Bread pudding is kind of like November - not particularly glamorous, and even a little econo, because let's face it, there's a bigger rodeo to come in, oh about 50 days. (Yes, I guess I've started the countdown.) The saver in me has, well, started saving, or is at least planning to save. A just-announced Prince concert in my town means there may have to be a small ticket purchase - if I miss him singing Purple Rain I don't think I could stand it. There's no doubt about it, over the next 7 weeks there will be saving, savouring and there will be a little splurging. Making a delicious dessert out of pantry staples is definitely key to my saving program.
My Mom likes to tell stories of growing up on the farm, especially food stories. There was always an excess amount of eggs, dairy and bread, thus bread pudding was a regular feature at the supper table. Sometimes with raisins (ew) and sometimes without. I asked her if she made it for us when we were kids and she said we hated it, so she didn't really bother. How times have changed! Now I kind of adore bread pudding, for it's crusty, caramelized edges, and the smooth, custardy middle. Studded with fruit and not-too-sweet, it's super comfort food, and super easy on the bank balance. Me like!
Bread pudding is one of those desserts that comes out and surprises you with its loveliness. Seemingly not made with anything special - I mean, what's so awesome about bread soaked in milk and egg? It's all so humble, right? The key is to start with good bread - not the junky white stuff - but a substantial sourdough, or a crusty French loaf, or a gorgeous challah. You want this bread to have some body, some life, to it. Eggs are the other key player here and their super farm fresh, bright yellow yolks make me happy. Dressed up with some generous shakes of cinnamon and a decent amount of vanilla this bread pudding would be fine. But wait! Why settle for fine (I'm not a believer in settling for anything or anyone) when you can knock it out of the park with some sour cherries?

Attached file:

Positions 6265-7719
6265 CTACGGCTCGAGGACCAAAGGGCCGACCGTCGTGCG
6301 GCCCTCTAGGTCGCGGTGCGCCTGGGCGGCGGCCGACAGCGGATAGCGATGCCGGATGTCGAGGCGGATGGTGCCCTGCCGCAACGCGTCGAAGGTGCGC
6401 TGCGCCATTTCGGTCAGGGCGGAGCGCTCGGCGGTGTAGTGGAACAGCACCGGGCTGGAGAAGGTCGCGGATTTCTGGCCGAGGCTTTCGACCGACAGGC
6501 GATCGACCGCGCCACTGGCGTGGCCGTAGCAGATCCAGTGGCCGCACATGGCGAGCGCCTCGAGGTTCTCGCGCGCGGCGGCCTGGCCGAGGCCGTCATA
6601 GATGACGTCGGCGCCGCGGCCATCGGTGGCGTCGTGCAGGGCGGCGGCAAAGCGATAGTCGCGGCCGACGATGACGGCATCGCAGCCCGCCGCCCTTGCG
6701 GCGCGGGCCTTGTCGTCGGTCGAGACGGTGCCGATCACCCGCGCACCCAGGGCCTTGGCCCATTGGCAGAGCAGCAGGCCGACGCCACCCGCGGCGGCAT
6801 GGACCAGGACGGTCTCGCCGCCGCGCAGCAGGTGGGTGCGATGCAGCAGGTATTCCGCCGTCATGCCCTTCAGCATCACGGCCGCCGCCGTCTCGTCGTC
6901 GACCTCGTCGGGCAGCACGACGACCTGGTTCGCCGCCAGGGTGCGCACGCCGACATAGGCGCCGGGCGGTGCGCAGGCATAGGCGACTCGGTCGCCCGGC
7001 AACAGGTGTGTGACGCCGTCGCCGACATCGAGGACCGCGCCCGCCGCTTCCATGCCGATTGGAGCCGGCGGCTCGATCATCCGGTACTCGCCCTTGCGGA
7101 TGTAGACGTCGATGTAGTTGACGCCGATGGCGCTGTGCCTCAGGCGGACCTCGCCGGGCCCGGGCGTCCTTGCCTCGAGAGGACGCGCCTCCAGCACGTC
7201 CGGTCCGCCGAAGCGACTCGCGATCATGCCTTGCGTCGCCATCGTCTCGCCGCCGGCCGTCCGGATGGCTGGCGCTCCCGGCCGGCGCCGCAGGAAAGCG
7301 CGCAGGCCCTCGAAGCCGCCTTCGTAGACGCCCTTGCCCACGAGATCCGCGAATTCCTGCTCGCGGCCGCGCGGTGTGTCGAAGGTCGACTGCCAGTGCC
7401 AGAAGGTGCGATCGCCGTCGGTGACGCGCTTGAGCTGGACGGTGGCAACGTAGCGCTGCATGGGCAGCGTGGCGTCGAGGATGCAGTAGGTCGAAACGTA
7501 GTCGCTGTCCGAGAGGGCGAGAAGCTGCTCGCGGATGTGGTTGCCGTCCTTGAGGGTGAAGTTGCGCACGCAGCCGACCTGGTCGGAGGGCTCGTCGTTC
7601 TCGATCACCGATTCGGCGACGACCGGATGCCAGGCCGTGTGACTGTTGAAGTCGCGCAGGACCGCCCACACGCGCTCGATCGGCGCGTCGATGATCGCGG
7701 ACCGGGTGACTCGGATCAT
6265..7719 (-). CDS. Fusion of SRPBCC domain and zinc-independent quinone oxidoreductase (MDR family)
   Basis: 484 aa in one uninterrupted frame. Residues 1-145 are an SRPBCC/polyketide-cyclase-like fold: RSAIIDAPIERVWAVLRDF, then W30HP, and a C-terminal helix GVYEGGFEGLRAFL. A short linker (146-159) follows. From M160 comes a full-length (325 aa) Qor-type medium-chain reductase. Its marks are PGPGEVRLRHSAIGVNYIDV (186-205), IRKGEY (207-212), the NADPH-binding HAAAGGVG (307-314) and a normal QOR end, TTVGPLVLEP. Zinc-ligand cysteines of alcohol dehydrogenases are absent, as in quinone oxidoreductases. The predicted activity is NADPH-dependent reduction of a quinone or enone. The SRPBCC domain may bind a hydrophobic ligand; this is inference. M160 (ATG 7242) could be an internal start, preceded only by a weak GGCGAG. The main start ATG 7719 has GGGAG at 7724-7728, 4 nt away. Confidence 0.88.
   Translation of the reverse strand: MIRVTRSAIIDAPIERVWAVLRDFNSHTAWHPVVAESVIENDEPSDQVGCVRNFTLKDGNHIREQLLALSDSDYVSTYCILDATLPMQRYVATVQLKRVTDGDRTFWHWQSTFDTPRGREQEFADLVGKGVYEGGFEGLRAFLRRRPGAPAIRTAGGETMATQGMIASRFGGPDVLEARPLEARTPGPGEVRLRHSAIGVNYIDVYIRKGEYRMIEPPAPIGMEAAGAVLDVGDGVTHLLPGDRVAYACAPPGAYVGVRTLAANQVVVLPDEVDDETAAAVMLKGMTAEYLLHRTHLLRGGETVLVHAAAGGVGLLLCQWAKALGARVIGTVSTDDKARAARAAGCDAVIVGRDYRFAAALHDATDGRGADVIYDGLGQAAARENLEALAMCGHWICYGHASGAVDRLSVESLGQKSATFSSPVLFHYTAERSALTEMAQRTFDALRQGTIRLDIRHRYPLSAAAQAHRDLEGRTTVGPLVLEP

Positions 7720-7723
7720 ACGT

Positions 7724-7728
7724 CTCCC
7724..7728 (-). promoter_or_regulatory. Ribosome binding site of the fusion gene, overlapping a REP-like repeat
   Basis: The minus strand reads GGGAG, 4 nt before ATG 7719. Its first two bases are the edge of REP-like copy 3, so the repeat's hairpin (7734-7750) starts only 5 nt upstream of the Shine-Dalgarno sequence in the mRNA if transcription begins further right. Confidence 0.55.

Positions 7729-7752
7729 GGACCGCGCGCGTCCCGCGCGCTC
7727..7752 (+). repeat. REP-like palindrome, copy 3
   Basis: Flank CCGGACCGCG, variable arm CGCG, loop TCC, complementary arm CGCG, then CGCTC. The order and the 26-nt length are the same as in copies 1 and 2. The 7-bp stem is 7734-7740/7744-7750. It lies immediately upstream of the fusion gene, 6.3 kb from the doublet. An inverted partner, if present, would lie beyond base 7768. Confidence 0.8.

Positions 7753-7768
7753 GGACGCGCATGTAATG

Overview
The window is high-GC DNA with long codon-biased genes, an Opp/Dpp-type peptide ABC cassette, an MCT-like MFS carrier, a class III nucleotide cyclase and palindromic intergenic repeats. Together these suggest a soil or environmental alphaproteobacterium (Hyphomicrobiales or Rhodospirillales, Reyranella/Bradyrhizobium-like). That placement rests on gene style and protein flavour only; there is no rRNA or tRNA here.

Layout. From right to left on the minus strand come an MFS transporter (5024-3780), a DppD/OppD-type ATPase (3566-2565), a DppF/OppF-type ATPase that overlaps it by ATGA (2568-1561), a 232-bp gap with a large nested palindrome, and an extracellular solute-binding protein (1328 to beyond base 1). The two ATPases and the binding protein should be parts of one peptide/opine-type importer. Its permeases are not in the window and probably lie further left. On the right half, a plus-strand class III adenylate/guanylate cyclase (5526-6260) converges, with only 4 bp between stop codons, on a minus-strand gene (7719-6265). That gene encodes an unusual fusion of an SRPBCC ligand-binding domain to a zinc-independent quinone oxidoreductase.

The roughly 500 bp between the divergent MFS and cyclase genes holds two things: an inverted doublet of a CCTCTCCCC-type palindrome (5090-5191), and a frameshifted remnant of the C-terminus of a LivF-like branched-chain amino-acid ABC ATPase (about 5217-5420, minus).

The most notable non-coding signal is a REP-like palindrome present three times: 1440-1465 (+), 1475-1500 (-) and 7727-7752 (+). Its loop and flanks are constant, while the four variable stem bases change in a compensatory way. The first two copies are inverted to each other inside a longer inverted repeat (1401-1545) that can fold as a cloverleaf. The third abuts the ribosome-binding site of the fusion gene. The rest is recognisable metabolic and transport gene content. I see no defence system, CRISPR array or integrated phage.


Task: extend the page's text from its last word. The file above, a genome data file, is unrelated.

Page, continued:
Remember the sour cherries from one of the best things I did this Summer? Every time I see the bright red beauties tucked away in my freezer I have a little flashback to that late August morning, laughing with my cousin Leanne as we picked them in the early light. Geese flew above me and Fall was around the corner; Winter not even on my radar. Now I'm bundled in layers and scarves; gloves must keep my hands warm especially in the early morning because I hate cold hands (and cold hearts.) August mornings are a distant, but happy memory and I kind of love that sour cherries take me back to that orchard in the early morning light.
Sour cherries are just the jumping off point for all things possible with bread pudding. If you don't have a stash like I do, just substitute blueberries or raspberries, heck even canned peaches would be fabulous. Apples and pears are aplenty right now, and would be perfectly at home in this recipe. If you've been reading me for awhile you know I have a massive aversion to all things raisin - but if you'd like to toss some into this bread pudding, go right ahead, we can still be friends. I'd rather soak some dried cranberries or apricots in brandy first, then throw them in. Imagine that. (Noting to self as we speak.) There are a million recipes for bread pudding, some which call for placing the baking dish in a water bath while the pudding bakes in the oven. I don't bother here - the only time I bust out a water bath is when I'm baking either a cheesecake or crème brûlée. I don't think the dessert suffers - the caramelized edges are my favourite part - well that and its econo-friendly ways. Saving is not so bad after all. It's the savouring that matters most.
Sour Cherry Bread Pudding
6 cups day old French, sourdough or challah bread, cut into 1 1/2 " cubes
3 cups of sour cherries, thawed (I strained mine so they weren't so juicy) or other fruit
3/4 cup granulated sugar
1 3/4 cup half and half or whole milk
1 tbsp pure vanilla extract
2 tsp ground cinnamon
1/4 tsp ground nutmeg
1/2 tsp salt
1/4 cup maple syrup
Preheat oven to 350 degrees. Butter a 8 or 9 inch square baking dish. In a medium bowl toss the cubed bread with fruit. Set aside. In a large bowl, beat the eggs until frothy. Add sugar and half and half. Beat until well blended. Add the spices and salt. Add the bread to the egg mixture and using your hands, stir everything together. Pour into your prepared dish and let stand for 30 minutes before baking. (At this point it can be prepared overnight and baked the next day.) Bake for about 25 minutes, covered with tin foil. Unwrap and bake for 25 minutes or so more, until golden, puffed and set. While still warm, brush with the maple syrup. Best served warm, but also delicious cold, for breakfast! Makes about 6 servings.